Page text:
How Good Is Card Swipe Data For TRM?

By | January 20, 2016

[UPDATE, Oct. 13, 2016: According to Business Travel News, Concur in early 2017 will include expense receipts and credit card transactions to augment traveler tracking within the Concur Messaging system.]

During a crisis, business travelers don’t always check in with their companies when requested to do so. That may result from complacency or ignorance to corporate policies. Perhaps their phones are lost or not working. Travelers might have booked outside designated channels and their employers don’t know where they are — or even where they should be. Or maybe they really are in trouble. To help close the loop, American Express Global Business Travel is putting an old idea into action: examining very recent credit card transaction data.

The concept of card swipe data as a travel risk management tool dates back a ways, at least to the aftermath of 9/11. Amex GBT in 2014 was the first to announce a formal program, and in November 2015 said the feature is part of an expanded relationship with TRM firm iJet. It’s made possible by an ongoing relationship with American Express corporate cards.

credit-card-swipeHow good is the data?

Amex GBT vice president of digital traveler Evan Konwiser acknowledged that some such data points are more effective than others. A swipe at a Starbucks in the destination airport is a pretty good indication that a traveler physically arrived around a certain time. But other swipes may not include a geolocation.

Working with a different, undisclosed card issuer, International SOS also experimented with swipe info. EVP Tim Daniel in November pointed to challenges related to timeliness and nailing down merchant locations. Addresses may not be accurate.

“In the test we ran we were getting about a 70 percent successful conversion to a lat/long,” Daniel said. “It’s coming. The technology will sort itself out. The challenges will be around regulation, privacy and access. The technology will get to the point where it is enterprise-grade, so 90-plus percent. Then it’s valuable and worth doing. If it’s just 60 percent or so, then it’s just noise.”

TRM expert Charles Brossman likes the concept as a supplement to traditional traveler tracking info or the sole data source for bookings outside designated channels. But he, too, highlighted some considerations. “From the data that I have seen on programs that want to incorporate card data for traveler tracking, the only data that is timely and useful enough is pre-authorization data, as the details provided in the settlement data could introduce a data delivery latency, making the data not as useful,” he said.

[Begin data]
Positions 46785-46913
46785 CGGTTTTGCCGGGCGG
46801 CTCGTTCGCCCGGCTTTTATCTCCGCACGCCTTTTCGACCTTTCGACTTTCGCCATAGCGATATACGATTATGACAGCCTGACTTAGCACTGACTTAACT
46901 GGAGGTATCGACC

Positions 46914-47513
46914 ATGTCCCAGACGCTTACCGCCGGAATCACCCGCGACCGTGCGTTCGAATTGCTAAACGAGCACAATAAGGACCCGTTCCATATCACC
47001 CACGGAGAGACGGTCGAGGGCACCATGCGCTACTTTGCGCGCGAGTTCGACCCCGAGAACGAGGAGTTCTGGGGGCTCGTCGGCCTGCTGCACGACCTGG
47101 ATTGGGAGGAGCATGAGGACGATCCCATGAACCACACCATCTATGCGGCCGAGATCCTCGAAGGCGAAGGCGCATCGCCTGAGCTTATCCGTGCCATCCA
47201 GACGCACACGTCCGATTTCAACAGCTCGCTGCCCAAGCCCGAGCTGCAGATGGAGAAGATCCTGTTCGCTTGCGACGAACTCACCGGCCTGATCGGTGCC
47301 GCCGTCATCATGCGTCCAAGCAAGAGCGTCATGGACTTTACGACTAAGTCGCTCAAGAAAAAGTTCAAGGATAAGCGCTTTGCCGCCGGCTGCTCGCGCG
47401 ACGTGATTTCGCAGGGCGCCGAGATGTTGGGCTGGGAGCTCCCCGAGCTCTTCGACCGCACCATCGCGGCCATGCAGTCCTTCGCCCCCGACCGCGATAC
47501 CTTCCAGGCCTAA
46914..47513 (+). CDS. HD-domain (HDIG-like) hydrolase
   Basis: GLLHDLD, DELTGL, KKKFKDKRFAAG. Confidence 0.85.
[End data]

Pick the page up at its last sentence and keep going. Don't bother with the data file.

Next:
Brossman said more work is needed to determine the amount, types and criteria of data captured in the swipe process.

A “handful” of clients have inquired about a card swipe data program, according to Anvil Group managing director Matthew Judge. He said the U.K.-based TRM firm on request could integrate that kind of data — perhaps to “plug holes” for organizations with neither centralized travel data nor robust travel policies. “However, the better strategy,” Judge said, “is to fix the root causes and not patch over them.”

To minimize traveler unease about perceived privacy intrusion, Brossman said, “there most definitely needs to be a careful approach to ongoing disclosure about the utilization of such a program.” There may be legal considerations, he added, depending on where cards are issued and where cardholders are located.

At Amex GBT, Konwiser said card activity would be accessible only through “emergency activation.” In those scenarios, when a traveler does not respond to requests to check-in, “the more info the better,” he said. “The idea is not to comb through millions of card swipes. The idea is we have identified through our normal channels where everyone is and is OK, but there may be one, two or three people where you are not getting the data you need and can dig into card swipe as a precaution. In the cases where that provides a difference, that means all the world.”

Networks MasterCard and Visa, and corporate card issuers Bank of America, Citi, Chase and US Bank, declined to comment. When Amex GBT first announced the feature last summer, an executive said there were no plans to work similarly with other payment systems.

On the flip side, will Amex Co. extend the functionality to card clients using another TMC and/or another TRM firm? An Amex official wouldn’t comment.

Additional info: IJet and Amex GBT have worked together in a referral deal since 2007. Now, Amex clients using the TMC’s Expert Care platform can customize their TRM program with iJet services. Expert Care enables travel and account managers to locate and message travelers. “Soon to be available in our own mobile app, you will be able to ping them to their geolocation and they can respond back to you and be recorded on a map,” Konwiser said.

The card swipe feature comes as part of Expert Care, pricing for which is based on “air/rail volume and risk tolerance,” according to an Amex GBT official.

Meanwhile, the TMC’s expanded relationship with iJet has “no implications” for its other partners. Risk intelligence firm Riskline “will continue to be offered as an option for our clients.” Amex also will continue working with Charter Solutions International “in the development and maintenance of the technical solution to visualize and communicate with travelers.”

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